I remember when I was working at a factory, a new hire was assigned to work with me. He was told by other well-meaning co-workers that I was HOH and that he needed to face me as he talked to me. We found out that we lived in the same town (the factory is a 35-40 minute commute). We talked about where we went to school. We found out that we attended the same high school. He was a grade behind me. He exclaimed, “I knew you looked familiar. I didn’t know you had a hearing problem.” That made me realize how focused I was on my hearing loss. That I felt like everyone knew I was HOH. I was a very insecure person in high school. I wasn’t “popular” and I just felt like I didn’t fit in. I gave my parents a hard time because I wanted to go back to the other school with my old school friends. I resented being mainstreamed like that.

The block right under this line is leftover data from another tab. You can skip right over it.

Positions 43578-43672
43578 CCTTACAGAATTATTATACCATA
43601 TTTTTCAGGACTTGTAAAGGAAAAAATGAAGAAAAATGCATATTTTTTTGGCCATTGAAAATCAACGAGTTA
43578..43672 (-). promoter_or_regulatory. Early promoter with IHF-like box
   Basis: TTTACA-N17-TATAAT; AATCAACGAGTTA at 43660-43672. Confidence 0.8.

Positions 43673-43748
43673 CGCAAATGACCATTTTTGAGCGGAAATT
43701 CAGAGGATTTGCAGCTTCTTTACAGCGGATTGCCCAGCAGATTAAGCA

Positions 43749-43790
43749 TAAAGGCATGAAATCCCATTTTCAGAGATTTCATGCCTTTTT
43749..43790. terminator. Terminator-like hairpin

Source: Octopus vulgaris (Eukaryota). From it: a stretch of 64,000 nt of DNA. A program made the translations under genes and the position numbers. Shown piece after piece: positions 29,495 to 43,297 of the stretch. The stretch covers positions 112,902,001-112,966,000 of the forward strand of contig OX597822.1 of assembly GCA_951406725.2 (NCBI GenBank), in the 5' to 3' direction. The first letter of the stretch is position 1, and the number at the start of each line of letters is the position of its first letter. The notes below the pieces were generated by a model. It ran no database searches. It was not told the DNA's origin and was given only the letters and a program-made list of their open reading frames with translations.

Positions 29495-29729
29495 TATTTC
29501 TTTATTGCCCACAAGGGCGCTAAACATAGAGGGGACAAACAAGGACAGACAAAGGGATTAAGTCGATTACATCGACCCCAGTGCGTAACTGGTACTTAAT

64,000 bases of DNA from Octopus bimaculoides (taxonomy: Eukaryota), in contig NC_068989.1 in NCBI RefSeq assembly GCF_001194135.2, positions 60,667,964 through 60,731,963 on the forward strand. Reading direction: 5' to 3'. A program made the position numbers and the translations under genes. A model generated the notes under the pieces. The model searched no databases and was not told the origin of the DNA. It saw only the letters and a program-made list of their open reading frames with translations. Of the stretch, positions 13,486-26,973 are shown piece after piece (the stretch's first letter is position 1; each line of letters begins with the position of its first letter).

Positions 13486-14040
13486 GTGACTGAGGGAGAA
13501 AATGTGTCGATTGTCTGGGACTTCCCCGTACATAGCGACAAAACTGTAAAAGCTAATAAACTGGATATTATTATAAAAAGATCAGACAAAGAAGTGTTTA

Just when I was already coming to terms with my hearing loss, I had another disability to deal with-vision loss. I was already in my late 20s, noticing that I didn’t see so well in the dark anymore. My peripheral vision was diminishing. I had a lot of gaps in my peripheral vision that made it so hard to get used to the fact that it was going. Imagine horse’s blinders next to your eyes, but poke some holes in it. You can still still see something and sense some movement out of the corners of your eyes. They call it "islands of vision" or holes in your vision.

I have yet to come to terms with my vision loss. I feel a myriad of emotions-anger, frustration, acceptance, depression….I am continuously going up and down. I can never get through one step of the grieving process to the next. Every time I notice that my vision is getting worse, I start the grieving process all over again. I am pretty much not denying my condition anymore. It’s deteriorated to the point that I know it’s there. I can’t ignore it anymore or pretend that it’s not there. I don’t want pity. I want compassion. I want understanding.